training tomato plants – round two

This year we are trying something new with our tomatoes in an effort to give ourselves a leg up on any potential diseases and gain some order before our tomato plants really take off. Things got a little crazy last year and we have learned the error of our ways. Tomatoes are the kind of plant that are better off being trained from the beginning. They are the puppies of the garden, they just need to be told what’s up from the very start. It makes life easier later on.

Staking tomatoes is an important first step to getting the most out of your garden. As the young plants began to gain height (about a foot tall), we drove 4-5′ tall stakes into the ground. Each plant got at least one stake. Using velcro plant ties that Ryan’s uncle (the one with the bamboo) gave us, we are easily able to tie our tomatoes to their posts. I’m obsessed with this reusable stuff.


The heirloom tomatoes will continue to be trained to grow straight up and all branches will be tamed as the plants grow. With the staking system we settled on, we have the option to add additional string from stake to stake to add more support if need be.


While we love the staking method, there are several ways to support your tomatoes. The most common way is to buy a store bought tomato cage. This works well but they don’t have a long life and can be a pain to store in the winter. For the DIYers, you can buy welded wire mesh or wire fencing and create your own tomato cage. This structure is nearly identical to the potato cage we made last year. A great option for raised beds or for a more permanent route is a trellis. If a trellis is something you are thinking about, Bonnie Plants has a helpful and inspiring guide here.

Giving your tomato plants a structure is just the first step to training tomato plants. The second is pruning. It’s important to know if you are growing determinate or indeterminate tomato plants so that you can decide how you want to prune your plants. Determinate tomatoes are a more tamed variety that have stems that grow to a specific length, produce for a short period of time, and require limited caging. Indeterminate tomatoes are wild beasts have vine-like stem growth, can produce until the first frost, and require support.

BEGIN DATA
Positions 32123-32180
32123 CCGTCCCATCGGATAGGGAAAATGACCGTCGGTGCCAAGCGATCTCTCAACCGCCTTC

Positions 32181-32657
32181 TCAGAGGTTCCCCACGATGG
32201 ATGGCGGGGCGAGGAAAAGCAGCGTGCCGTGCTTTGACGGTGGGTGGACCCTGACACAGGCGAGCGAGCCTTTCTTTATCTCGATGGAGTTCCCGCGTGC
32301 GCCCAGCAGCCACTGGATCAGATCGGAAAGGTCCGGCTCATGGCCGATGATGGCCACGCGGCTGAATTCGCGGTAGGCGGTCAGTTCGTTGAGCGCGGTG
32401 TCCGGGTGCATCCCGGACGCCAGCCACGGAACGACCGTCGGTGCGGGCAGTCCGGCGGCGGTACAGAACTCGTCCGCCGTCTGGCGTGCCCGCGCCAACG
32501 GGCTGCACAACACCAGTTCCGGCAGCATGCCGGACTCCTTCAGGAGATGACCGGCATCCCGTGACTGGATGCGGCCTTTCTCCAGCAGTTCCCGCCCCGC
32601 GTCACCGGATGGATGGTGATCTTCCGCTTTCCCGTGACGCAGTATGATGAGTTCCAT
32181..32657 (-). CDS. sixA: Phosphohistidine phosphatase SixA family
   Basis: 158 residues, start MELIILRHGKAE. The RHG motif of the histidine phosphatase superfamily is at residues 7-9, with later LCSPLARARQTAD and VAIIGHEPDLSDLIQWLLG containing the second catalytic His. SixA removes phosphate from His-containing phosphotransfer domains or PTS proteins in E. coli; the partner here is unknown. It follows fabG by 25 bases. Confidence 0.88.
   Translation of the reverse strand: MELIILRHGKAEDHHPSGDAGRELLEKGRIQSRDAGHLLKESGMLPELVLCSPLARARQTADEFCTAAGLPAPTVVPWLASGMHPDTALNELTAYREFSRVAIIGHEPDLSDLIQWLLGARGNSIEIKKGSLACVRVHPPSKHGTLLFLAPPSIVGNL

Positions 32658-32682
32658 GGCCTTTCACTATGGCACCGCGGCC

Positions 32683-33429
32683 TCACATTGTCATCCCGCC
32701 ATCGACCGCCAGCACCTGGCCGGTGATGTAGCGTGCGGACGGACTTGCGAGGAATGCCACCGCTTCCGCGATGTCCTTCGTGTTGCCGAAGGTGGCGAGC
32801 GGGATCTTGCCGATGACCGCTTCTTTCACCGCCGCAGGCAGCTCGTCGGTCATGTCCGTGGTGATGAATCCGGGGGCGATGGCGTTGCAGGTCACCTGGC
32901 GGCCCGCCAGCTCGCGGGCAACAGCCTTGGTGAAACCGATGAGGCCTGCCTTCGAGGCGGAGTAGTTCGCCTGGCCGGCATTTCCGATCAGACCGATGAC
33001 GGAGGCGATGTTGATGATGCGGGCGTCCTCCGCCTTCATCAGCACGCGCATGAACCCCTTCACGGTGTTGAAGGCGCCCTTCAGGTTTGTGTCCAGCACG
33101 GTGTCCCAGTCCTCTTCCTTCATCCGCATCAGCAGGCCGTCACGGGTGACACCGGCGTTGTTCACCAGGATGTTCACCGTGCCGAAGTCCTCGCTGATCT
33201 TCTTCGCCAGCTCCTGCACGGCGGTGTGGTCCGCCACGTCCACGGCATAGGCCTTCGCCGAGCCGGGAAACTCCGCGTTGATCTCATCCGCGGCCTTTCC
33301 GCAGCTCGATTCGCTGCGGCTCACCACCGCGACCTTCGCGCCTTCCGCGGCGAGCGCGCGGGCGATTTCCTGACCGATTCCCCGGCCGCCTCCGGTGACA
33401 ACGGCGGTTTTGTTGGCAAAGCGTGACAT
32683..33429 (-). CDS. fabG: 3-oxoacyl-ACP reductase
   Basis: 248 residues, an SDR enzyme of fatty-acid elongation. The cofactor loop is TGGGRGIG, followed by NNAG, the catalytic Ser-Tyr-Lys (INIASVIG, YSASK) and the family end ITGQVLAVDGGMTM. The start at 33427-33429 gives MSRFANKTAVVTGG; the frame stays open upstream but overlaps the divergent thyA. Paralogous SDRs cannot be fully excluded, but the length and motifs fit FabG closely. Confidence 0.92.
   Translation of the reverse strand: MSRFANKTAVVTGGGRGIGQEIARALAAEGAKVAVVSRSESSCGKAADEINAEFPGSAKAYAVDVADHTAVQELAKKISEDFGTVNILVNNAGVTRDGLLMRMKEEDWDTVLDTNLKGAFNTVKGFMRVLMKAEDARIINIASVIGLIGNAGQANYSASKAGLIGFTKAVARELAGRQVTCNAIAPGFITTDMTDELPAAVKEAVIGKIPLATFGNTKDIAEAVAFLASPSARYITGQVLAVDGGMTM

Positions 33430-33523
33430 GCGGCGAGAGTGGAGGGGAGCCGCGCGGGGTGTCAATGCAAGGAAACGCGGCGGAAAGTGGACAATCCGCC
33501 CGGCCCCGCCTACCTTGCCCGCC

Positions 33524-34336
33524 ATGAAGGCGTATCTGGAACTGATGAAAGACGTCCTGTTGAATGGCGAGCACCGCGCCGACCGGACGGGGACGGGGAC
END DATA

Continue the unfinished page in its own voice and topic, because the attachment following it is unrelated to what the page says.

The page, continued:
As our indeterminate tomatoes have grown taller, leaves and new sprouts were clipped to keep any potential disease from spreading and increasing airflow. When watering, the plant is susceptible to diseases, such as blight, that might splash up onto the plant from the soil or other infected plants. Unlike determinate tomatoes, we wont be risking a decrease in harvest by doing a little trimming. You can still prune determinate tomatoes, but you will likely lose tomatoes that would have developed on the lower stems. With a shorter fruiting season, trimming determinate tomatoes is a gamble against disease.

With our staggered planting system, we have a few tomatoes getting ready to ripen while other plants are just starting to take off. It won’t be long before we are back in the kitchen canning tomato sauce for the cold months ahead. I can’t wait to load our pantry back down with this homemade goodness.

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